SAVANNAH, GA (WTOC) - On Thursday, when the Savannah City Council passed a resolution to change the name of the Talmadge Bridge, they were clearly convinced that the political and cultural climate had changed enough in Georgia, that some of the same lawmakers who shot this idea down a few years ago, would change their tune and sing the praises of the new "Savannah Bridge".
Since 1991 and every attempt at a name change thereafter, Georgia has been signing a different tune. Talmadge's segregationist and supremacist views won the day, even in the 21st century as a 2013 attempt was met with a legislature in no mood to bridge any racist gaps.
This is Alderman Van Johnson's second attempt to cross that bridge.
"Sometimes you have the right idea, but it's not the right time," said Alderman Van Johnson. "I think this is the right idea, and I think this is the right time as all over the country individuals are saying, that these types of names, these types of symbols that are reminders of our past, a very difficult past, and images of hate are not accepted and we're saying in Savannah we want to be the bridge to the future, not a bridge to the past."
I spoke on the phone tonight with State Representative Carl Gilliard, a member of the House Transportation Committee. That committee will be the first to debate the Talmadge turmoil. He too is convinced times and temperaments have changed, saying "It's time to move forward on a bridge that reminds us of segregation and not solidarity and a name that connects to hate and not hope."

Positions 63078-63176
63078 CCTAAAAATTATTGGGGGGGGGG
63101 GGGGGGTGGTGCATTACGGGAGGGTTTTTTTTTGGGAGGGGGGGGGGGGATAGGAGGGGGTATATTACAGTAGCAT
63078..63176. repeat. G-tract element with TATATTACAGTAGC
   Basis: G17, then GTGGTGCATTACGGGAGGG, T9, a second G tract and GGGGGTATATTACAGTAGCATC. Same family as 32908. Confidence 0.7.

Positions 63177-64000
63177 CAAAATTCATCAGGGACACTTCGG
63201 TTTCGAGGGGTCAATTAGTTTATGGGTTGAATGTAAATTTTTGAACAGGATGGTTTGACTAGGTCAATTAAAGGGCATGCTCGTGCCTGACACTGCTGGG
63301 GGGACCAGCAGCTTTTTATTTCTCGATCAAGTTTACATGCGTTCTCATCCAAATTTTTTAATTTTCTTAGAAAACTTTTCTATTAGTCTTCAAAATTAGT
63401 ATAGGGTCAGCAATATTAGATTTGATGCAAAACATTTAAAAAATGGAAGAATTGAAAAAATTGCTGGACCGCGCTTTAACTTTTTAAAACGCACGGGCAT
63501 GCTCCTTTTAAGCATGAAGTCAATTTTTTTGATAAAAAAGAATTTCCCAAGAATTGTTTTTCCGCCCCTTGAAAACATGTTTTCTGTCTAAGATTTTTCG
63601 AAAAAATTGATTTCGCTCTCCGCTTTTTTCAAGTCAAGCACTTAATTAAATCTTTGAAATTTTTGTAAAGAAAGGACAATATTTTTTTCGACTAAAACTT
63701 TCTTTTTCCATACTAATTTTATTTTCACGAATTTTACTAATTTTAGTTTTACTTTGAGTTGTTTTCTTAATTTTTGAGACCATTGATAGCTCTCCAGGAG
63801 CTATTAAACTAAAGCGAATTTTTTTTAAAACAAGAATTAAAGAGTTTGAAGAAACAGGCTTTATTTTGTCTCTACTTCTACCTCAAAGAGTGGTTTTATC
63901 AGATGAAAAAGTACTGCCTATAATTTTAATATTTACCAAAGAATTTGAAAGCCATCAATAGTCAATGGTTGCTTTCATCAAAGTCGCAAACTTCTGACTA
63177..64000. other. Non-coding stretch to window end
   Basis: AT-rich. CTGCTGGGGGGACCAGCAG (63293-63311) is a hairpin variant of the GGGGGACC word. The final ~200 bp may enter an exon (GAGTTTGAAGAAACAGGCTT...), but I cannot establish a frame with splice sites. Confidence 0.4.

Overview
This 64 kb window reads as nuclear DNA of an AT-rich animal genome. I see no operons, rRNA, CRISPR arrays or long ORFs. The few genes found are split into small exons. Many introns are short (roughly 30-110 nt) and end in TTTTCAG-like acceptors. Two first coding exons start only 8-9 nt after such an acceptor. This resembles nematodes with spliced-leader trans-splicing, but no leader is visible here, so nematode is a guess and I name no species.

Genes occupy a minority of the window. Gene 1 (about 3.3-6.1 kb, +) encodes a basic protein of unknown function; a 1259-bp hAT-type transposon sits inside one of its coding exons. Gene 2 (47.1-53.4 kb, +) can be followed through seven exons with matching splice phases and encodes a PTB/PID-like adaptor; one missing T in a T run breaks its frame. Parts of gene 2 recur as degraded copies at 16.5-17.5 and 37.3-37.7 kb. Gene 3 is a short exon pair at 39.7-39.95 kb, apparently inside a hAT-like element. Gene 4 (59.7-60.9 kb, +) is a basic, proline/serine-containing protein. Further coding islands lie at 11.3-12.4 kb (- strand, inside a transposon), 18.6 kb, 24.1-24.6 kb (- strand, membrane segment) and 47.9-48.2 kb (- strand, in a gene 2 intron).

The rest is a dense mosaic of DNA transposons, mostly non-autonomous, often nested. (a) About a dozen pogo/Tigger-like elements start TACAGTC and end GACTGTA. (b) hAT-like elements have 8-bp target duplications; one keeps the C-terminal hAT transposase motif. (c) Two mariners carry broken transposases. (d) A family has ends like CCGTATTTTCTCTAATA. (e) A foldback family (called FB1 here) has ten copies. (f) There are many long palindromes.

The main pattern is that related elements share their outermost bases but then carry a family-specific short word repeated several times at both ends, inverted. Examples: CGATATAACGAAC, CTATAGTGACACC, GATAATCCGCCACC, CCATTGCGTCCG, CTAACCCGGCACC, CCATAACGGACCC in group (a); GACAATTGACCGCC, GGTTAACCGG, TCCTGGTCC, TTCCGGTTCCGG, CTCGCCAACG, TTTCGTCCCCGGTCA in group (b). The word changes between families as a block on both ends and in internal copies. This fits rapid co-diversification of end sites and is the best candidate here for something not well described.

Mayor DeLoach, who drew up the resolution, would love to see this bridge rise above.
"We will drive over this bridge which leads to our city," said DeLoach. "And it will no longer be named for a man who divided us, but for a city we are all proud of and call our home."
Perhaps equally as important is the message this move could send to those who still see Savannah a historic and economic treasure.
"Let's use this opportunity to promote our city, our state, our Georgia Ports Authority by naming the bridge, "The Savannah Bridge," said Alderman Brian Foster, of Post 2.
Yet for those who are sitting back tonight, thinking City Council has done the heaving lifting... one former Savannah Mayor, all too familiar with this crusade will be the first to remind us all, only the weight of the voters can close this deal.
"Put it out there and see what the legislators are saying," said former Mayor Edna Jackson. "But once it is out there, we as citizens of this city must also lobby for the changing of the name. We can't just leave it."
The only bridge left to cross here is whether this effort comes in the form of its own bill, or whether our local delegation can push this though by adding to a bill to remove Confederate monuments.
The path is fairly direct. The bill must pass both the house and senate transportation committees, then the full house and senate, then get the signature of the Governor.